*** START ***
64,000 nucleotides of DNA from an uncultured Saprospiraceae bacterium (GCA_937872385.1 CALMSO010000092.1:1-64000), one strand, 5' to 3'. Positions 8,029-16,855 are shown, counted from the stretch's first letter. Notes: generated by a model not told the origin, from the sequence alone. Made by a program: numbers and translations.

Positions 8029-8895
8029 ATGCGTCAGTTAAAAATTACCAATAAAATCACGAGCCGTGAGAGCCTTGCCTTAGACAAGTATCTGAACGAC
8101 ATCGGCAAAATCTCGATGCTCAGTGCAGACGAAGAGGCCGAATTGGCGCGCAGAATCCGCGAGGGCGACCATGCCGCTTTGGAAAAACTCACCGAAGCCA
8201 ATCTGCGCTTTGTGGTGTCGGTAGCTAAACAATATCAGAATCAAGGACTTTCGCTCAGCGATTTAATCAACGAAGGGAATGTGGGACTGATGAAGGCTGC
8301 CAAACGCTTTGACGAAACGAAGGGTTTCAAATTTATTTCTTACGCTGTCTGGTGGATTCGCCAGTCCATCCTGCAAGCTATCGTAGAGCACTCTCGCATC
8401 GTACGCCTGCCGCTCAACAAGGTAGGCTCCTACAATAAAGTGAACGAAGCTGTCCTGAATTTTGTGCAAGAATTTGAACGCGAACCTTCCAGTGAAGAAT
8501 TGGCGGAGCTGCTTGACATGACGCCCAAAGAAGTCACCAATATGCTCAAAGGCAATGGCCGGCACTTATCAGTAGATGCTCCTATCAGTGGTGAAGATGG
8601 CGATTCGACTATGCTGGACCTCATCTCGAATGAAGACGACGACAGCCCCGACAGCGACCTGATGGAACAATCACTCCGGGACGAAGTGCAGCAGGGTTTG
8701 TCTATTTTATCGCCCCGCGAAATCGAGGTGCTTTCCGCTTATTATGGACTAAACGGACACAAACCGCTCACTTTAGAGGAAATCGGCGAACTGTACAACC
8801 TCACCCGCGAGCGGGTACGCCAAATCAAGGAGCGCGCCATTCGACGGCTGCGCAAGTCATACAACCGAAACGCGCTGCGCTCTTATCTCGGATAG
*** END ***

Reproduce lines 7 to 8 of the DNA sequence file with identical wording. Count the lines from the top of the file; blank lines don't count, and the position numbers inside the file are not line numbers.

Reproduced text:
8401 GTACGCCTGCCGCTCAACAAGGTAGGCTCCTACAATAAAGTGAACGAAGCTGTCCTGAATTTTGTGCAAGAATTTGAACGCGAACCTTCCAGTGAAGAAT
8501 TGGCGGAGCTGCTTGACATGACGCCCAAAGAAGTCACCAATATGCTCAAAGGCAATGGCCGGCACTTATCAGTAGATGCTCCTATCAGTGGTGAAGATGG